Dallas Genealogical Society’s North Texas Society Summit, J. Erik Jonsson Central Library, 1515 Young Street, Dallas, TX, 1 p.m. & 2:15 p.m. Presentations: “Keys to Our Success in These the ‘Best of Times’” and “Becoming the Outstanding Leader Your Society Needs”

September 17, 2016
Dallas Genealogical Society’s Fall Seminar, J. Erik Jonsson Central Library, 1515 Young Street, Dallas, TX, 9:30 a.m. to 4:30 p.m.. Presentations: “Historical Research Methodology: Engaging the Process to Find All the Answers,” “German Migration into the Midwest,” “Fingerprinting Our Families: Using Ancestral Origins as a Genealogical Research Key,” and “Native American/First Nations Research”

Sara Allen
September 26, 2016, Van Buren Regional Genealogical Society, Community Room of the Van Buren District Library, Webster Memorial Library Branch, 200 N. Phelps Street, Decatur, MI  49045, 7 p.m. Presentation: “Introduction to DNA for Genealogy.”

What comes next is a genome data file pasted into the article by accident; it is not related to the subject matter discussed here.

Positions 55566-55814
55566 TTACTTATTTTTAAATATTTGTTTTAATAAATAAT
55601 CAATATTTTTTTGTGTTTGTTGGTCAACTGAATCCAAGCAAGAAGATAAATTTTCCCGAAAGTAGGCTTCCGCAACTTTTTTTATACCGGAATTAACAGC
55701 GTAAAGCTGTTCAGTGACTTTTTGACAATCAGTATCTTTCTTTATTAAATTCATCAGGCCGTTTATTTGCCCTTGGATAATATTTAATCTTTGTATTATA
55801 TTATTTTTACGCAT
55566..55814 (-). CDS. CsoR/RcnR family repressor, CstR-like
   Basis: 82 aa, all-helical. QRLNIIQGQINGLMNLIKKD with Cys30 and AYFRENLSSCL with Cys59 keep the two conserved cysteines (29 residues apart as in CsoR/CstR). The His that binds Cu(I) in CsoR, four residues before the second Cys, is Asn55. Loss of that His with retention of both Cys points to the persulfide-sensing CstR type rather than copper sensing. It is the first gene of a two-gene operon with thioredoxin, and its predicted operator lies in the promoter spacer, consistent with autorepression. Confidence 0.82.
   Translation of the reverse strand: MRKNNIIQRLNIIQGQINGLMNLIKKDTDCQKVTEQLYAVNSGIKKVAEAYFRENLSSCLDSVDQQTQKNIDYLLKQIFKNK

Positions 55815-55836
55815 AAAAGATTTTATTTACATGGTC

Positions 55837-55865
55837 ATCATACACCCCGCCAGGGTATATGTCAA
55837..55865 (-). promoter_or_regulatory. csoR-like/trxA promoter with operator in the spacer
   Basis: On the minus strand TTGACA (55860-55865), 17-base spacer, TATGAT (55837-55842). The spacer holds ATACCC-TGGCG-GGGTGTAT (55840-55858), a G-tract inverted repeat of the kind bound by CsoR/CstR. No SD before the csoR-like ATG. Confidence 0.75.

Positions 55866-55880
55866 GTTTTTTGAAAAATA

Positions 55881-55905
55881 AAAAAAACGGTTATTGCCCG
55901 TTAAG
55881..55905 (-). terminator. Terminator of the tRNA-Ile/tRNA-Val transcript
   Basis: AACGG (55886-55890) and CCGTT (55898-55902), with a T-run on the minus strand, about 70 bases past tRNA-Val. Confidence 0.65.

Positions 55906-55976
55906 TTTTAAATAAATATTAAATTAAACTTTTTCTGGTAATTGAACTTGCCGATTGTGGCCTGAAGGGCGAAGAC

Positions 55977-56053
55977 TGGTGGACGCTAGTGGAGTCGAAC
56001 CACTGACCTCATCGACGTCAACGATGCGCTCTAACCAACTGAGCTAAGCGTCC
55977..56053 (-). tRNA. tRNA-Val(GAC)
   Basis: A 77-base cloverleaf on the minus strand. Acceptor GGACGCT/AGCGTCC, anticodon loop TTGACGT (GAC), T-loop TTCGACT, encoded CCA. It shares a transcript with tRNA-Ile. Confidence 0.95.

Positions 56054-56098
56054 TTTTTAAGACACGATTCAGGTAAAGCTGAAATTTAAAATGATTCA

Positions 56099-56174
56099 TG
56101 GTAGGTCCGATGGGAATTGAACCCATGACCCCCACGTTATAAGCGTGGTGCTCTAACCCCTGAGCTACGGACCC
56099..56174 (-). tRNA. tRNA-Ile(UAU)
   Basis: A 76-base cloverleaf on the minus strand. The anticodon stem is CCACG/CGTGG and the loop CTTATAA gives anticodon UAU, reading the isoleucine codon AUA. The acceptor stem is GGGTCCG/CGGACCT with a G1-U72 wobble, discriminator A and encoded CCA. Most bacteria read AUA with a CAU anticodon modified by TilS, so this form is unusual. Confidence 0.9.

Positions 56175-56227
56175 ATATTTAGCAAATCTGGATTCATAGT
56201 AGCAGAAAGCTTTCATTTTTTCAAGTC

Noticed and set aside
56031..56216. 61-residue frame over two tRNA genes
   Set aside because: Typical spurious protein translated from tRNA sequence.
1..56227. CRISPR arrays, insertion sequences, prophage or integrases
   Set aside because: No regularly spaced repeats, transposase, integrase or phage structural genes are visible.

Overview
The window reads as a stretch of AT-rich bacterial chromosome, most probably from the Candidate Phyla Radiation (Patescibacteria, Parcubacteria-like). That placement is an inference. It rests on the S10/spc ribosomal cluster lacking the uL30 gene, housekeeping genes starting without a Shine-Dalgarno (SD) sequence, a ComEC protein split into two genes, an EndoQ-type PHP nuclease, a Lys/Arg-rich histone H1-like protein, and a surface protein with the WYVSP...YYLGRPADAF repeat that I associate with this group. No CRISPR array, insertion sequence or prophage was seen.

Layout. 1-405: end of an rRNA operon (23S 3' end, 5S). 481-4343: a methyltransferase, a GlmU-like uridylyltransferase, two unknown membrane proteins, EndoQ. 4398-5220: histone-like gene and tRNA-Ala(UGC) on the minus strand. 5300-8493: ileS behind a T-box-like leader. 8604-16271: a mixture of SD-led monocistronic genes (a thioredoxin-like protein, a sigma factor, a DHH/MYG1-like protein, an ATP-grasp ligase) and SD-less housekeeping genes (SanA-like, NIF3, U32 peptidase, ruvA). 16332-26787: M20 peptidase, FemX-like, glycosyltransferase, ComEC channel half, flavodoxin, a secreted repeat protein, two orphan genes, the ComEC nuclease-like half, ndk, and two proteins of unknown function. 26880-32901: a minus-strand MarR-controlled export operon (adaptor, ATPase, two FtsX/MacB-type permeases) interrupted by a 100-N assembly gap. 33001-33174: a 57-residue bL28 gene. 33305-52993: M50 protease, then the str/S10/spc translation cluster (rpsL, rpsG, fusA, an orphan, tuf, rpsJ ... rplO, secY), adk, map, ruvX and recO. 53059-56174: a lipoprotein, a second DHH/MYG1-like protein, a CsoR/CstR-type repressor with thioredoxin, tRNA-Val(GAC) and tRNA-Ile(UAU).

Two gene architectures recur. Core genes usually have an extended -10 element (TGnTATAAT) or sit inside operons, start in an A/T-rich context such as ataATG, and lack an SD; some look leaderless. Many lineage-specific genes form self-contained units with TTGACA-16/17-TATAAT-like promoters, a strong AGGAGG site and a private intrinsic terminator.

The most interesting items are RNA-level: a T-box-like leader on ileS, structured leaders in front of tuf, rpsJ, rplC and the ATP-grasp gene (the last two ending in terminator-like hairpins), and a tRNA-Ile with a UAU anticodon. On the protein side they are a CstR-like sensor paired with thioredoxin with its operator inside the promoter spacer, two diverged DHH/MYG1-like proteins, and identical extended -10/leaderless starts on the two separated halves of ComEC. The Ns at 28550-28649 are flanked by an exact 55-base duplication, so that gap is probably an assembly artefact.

Melissa Tennant
September 3, 2016
Federation of Genealogical Societies Conference, Prairie Capital Convention Center, Springfield, IL. Presentations: “Researching Indiana Digital Collections,” “Discovering Female Ancestors,” and “Destination: The Genealogy Center in Fort Wayne, Indiana.”

Cynthia Theusch
September 19, 2016
Wabash Genealogical Society, Dallas L. Winchester Senior Center, 239 Bond Street, Wabash, IN, 6 p.m.  to 7:30 p.m. Presentation: "Land Records"

Area Calendar of Events
Mary Penrose Wayne DAR Chapter Library Help Day for Prospective Members
September 7, 2016 - Allen County Public Library--The Genealogy Center, 900 Library Plaza, Fort Wayne, Indiana, 9 - 4 p.m.

Allen County Genealogical Society of Indiana, Inc. Monthly Program
September 14, 2016 - Allen County Public Library, 900 Library Plaza, Fort Wayne, Indiana, Refreshments at 6:30 p.m., program at 7 p.m. Curt Witcher will present: “The Best of Times for the Genealogy Center.”

ACGSI Genealogy Technology Group
September 21, 2016 – Allen County Public Library, 900 Library Plaza, Fort Wayne, Indiana, 7 p.m.

Wikiami Cattail Matting with M.I.A.M.I (Miami Indian Alliance of Miami Indians)
September 3, 2016 – Miami Indian Heritage Days, Chief Richardville House, 5705 Bluffton Road, Fort Wayne, Indiana.

Be A Tourist in Your Own Hometown